Burn the House Down

davidsedarisOn Wednesday, I ushered for a talk given by David Sedaris (author of Naked, Me Talk Pretty One Day, and most recently When You are Engulfed in Flames) in which he detailed his hilarious personal experiences, primarily in France and Australia. Unfortunately I missed quite a bit of the show because it was a full house (the ushers were dismissed later than usual and my friend and I had to leave the show early in order to get a good spot in line for the book signing afterwards). However, Sedaris was outrageously funny yet also insightful during the part of the talk that I was able to see.

A memorable moment for me was when Sedaris talked about stove tops as a metaphor for life. He recalled a conversation with a friend in which the friend tells him that each person has four burners on their stove top: Family, Friends, Work, and Health. In order to be successful, a person will usually have to turn off one burner. The really successful turn off two. For Sedaris, those two burners were Health and Family. 

Since that night, I have been thinking a lot about my stove burners. What will I have to give up in order to achieve my goals? Although I continue to hope, I don’t really believe in having it all. There are too many examples to the contrary. So I guess the question becomes an impossible one: “What can I learn to live without?” Maybe the smartest people are the ones who answer, “Success,” but I don’t know many people who would actually go through with cutting that ambition out of their lives. I know that I tend to ignore Health until I get sick. Friends and Family also flicker occasionally when life gets too hectic. I worry that one day I’ll turn around and realise that I have nothing but Work to keep me warm at night.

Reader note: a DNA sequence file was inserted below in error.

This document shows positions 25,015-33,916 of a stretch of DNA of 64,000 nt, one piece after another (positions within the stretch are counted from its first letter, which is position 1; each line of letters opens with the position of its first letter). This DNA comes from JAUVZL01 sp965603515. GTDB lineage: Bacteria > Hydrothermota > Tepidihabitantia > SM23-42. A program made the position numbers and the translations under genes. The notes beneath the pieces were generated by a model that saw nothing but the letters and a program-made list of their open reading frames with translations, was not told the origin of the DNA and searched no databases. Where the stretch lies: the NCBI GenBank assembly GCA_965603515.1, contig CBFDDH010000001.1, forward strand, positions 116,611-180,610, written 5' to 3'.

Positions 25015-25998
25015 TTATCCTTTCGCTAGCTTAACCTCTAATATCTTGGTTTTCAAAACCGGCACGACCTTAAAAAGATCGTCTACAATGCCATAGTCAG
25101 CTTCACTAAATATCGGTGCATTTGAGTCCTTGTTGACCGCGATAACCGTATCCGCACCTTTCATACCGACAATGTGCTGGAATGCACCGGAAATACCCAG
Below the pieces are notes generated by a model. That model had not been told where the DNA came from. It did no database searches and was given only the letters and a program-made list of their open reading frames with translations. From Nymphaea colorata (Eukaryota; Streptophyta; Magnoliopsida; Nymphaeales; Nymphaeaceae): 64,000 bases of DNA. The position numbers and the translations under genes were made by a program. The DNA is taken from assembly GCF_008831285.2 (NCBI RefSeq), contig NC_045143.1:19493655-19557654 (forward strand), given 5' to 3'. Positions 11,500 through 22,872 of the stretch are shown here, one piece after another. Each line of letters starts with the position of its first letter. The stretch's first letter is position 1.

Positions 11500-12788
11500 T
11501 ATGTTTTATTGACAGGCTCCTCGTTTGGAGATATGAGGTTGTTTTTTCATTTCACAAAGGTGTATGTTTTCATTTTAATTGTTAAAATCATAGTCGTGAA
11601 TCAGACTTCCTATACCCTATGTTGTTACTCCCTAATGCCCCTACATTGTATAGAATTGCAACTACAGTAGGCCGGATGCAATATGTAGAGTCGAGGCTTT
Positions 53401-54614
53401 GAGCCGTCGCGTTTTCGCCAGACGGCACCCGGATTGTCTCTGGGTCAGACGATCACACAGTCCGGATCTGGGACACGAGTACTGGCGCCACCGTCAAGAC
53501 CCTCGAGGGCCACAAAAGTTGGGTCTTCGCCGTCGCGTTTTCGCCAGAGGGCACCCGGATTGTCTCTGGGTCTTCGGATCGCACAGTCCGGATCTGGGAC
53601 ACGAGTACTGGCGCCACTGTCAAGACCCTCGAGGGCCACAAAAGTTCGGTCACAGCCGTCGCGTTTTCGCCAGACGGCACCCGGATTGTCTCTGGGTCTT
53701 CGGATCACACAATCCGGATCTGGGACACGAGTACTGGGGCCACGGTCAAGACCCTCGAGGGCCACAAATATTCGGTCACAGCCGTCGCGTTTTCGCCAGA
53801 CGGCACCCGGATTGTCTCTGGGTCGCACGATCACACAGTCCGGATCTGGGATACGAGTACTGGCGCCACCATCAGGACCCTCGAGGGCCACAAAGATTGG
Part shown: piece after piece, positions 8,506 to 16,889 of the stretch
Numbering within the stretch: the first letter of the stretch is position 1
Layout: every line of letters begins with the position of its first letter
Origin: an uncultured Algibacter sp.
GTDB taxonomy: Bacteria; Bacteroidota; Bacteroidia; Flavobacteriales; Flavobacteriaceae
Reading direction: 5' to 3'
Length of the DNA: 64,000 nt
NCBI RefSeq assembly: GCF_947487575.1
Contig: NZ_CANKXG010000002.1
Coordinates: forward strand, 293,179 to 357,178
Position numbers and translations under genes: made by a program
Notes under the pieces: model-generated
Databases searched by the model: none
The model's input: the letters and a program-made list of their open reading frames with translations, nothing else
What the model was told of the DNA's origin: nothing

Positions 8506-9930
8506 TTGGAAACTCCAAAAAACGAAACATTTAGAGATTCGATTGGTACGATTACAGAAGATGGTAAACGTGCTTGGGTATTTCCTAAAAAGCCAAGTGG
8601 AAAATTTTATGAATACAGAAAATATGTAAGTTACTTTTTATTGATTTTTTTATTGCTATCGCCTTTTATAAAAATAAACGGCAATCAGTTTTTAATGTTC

The best humor tells us something true about ourselves. Even through the laughter, we learn to ask questions previously unthought of and start to think about our lives in more meaningful ways.


 Which stove burner have you neglected lately?


3 thoughts on “Burn the House Down

  1. Pingback: Burn the House Down | Your Health..

  2. Pingback: Burn the House Down

  3. I guess David Sedaris is getting a lot of mileage out of that one – can’t blame him – he used it in a New Yorker article this past week. I read it and was very intrigued by the theory, and as I often do I Googled it to get some more insight into it. And so I am writing to you.

    When I first read it, I found it fed automatically into my own feelings of inadequacy and lack of fullfillment, like “Oh here’s why I’m unhappy!” On further reflection, I wondered exactly what is meant by success here. Financial success? Surely you can’t get that without work, or at least not by letting go of it, unless you are very lucky or have wealthy friends or relatives (hence the friends and family burners?) Personal fullfillment success? Could you really attain that by abandoning your health?

    And then the next day, still further rumination led me to prioritize my burners. I think the order I would turn them off in would be – friends, work, family, health. Then I thought of the last two. No friends and no work – would I then choose the life of a healthy hermit, or a sickly family man? I really can’t say.

    Actually, I think the theory really is just a very useful device for looking at one’s life activities in a certain light. A (perhaps) uncustomarily objective one at that. And, one that helps you realize that you really shouldn’t expect to have it all.

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